- India to impose Basic Custom Duty (BCD) and extend Safeguard Duty (SGD) on imports until July 2021BCD will give advantage to units in Domestic Tariff Area (DTA), say units in SEZs
- While manufacturers in SEZs have to pay BCD on value addition, those in DTA need not
- 63% solar cell and 43% module manufacturing capacities located in SEZs
- India has 3 gigawatts (GW) of solar cells and 10 GW of module manufacturing capacity
While the government is planning to impose more safeguards like Basic Customs Duty (BCD) on solar imports mainly from China, a level playing field is required for domestic units in special economic zones (SEZs) with those in non-SEZs, say industry representatives.
Last week, the Ministry of Finance extended the Safeguard Duty (SGD) on imports of cells and modules for another year until July 2021. Further, the ministry of New and Renewable Energy (MNRE) has given the go-ahead to the proposal to levy BCD of about 20% on imports. The finance ministry is expected to come up with a decision on it (BCD) soon.
The SGD will not benefit the domestic industry as imports will get duty pass through under change in law clause and the move on BCD can benefit domestic manufacturers, only if units in the SEZ and Domestic Tariff Area (DTA) are placed on a similar footing in terms levying BCD.
A manufacturer would be liable to pay BCD on value addition done in SEZ, whenever modules are cleared from SEZ to DTA, irrespective of the fact that cells or modules are manufactured in SEZ or not. As against this, a manufacturing facility located in DTA won't be liable to pay BCD on value addition done in DTA. This anomaly could lead to the closure of units in SEZs and loss of over 15000 jobs, they say.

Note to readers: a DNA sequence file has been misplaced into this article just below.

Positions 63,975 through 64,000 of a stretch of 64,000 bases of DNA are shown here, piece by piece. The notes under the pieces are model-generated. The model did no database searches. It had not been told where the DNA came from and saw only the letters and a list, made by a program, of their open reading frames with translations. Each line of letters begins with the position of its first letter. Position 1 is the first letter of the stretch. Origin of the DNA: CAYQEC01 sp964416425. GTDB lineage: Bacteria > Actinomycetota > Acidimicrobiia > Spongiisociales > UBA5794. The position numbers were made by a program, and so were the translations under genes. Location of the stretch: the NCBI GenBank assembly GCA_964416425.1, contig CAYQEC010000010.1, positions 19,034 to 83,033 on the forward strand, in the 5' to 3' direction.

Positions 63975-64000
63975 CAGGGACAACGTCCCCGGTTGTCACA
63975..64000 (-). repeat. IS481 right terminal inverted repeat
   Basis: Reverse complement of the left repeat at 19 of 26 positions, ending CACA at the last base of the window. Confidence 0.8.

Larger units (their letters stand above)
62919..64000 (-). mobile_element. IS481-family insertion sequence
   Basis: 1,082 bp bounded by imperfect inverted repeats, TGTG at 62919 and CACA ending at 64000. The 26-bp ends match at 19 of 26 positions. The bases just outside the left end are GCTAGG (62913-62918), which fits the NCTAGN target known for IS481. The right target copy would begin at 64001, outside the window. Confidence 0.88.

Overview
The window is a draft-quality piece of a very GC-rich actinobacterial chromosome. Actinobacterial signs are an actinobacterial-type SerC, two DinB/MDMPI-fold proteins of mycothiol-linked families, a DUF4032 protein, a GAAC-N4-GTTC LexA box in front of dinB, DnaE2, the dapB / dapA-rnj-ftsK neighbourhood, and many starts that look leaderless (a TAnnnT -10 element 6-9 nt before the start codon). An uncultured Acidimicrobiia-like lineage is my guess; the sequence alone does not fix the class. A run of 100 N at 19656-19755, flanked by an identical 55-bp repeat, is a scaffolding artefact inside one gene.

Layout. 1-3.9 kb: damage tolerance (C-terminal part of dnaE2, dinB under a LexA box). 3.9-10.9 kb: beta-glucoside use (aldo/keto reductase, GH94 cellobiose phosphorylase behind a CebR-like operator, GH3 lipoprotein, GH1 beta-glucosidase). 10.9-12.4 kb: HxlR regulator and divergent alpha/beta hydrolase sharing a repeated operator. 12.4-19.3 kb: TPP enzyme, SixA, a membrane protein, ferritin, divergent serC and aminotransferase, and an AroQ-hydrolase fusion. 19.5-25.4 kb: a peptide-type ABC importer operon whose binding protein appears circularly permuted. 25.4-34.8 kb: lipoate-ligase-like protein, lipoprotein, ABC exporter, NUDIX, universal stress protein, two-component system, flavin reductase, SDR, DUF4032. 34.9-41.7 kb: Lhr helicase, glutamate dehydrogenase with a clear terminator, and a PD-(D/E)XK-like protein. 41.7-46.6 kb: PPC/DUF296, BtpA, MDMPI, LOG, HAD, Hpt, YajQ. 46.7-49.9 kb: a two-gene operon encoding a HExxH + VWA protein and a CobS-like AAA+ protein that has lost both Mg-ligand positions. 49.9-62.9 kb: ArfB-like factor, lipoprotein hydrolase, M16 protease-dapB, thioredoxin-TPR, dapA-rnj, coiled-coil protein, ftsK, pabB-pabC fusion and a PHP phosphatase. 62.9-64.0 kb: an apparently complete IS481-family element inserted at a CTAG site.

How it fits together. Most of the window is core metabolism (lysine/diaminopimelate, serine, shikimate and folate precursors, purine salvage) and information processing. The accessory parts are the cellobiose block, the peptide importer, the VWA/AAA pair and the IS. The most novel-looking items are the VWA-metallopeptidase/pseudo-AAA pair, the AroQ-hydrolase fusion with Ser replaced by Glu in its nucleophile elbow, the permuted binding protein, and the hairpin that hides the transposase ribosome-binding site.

"There was an apprehension that manufacturing units located in SEZ have availed certain benefits in past and hence if BCD is not levied while clearing the products from SEZ to DTA, it will give manufacturing units located in DTA at a cost disadvantage," said Saibaba Vutukuri, CEO, Vikram Solar. He suggests that the government should implement the proposal of 'Equalisation Levy', whenever solar cell and modules manufacturing units located in SEZ clear their goods to DTA, to offset the advantages availed by units in SEZ.
Avinash Hiranandani, Global CEO and Managing Director, RenewSys said with 63% cell manufacturing capacity and 43% module manufacturing facility located at the SEZs, the government must take necessary steps to protect the investments already made by the manufacturing units located in the SEZ. "It would help conserve substantial foreign exchange and create at least 3,00,000 to 4,00,000 jobs over the next 2-3 years," he said.
Presently, the domestic manufacturers in SEZs have an installed manufacturing capacity of 2000 megawatt(MW) for solar cells and 3825 MW of modules. As against this, units in DTA have 1164 MW of solar manufacturing and 5053 MW of module manufacturing capacity. India is importing 90% of the solar equipment, though the country has about 3 gigawatts (GW) of solar cells and 10 GW of module manufacturing capacity.
The projected solar deployment in 2020-21 is 15GW, and 18 GW, 20 GW and 20 GW over the next three years. If the current trend continues, India will have to deploy future installation majorly dependent on imports, they said.
"It is no doubt that India has emerged as a strong market for solar power equipment in the last 5 years. With the government setting ambitious targets of 175 GW by the year 2022, it is important to ensure a conducive policy environment in order to achieve it," said S.L. Agarwal, Managing Director, Webel Solar.
Exports by the domestic solar industry have increased from US$121 million in 2018-19 to US$ 212 million in 2019-20. India can avoid the outflow of US$ 18 billion of forex reserves if it deploys domestic projects based on indigenous cells and modules over the next 4-5 years, he added.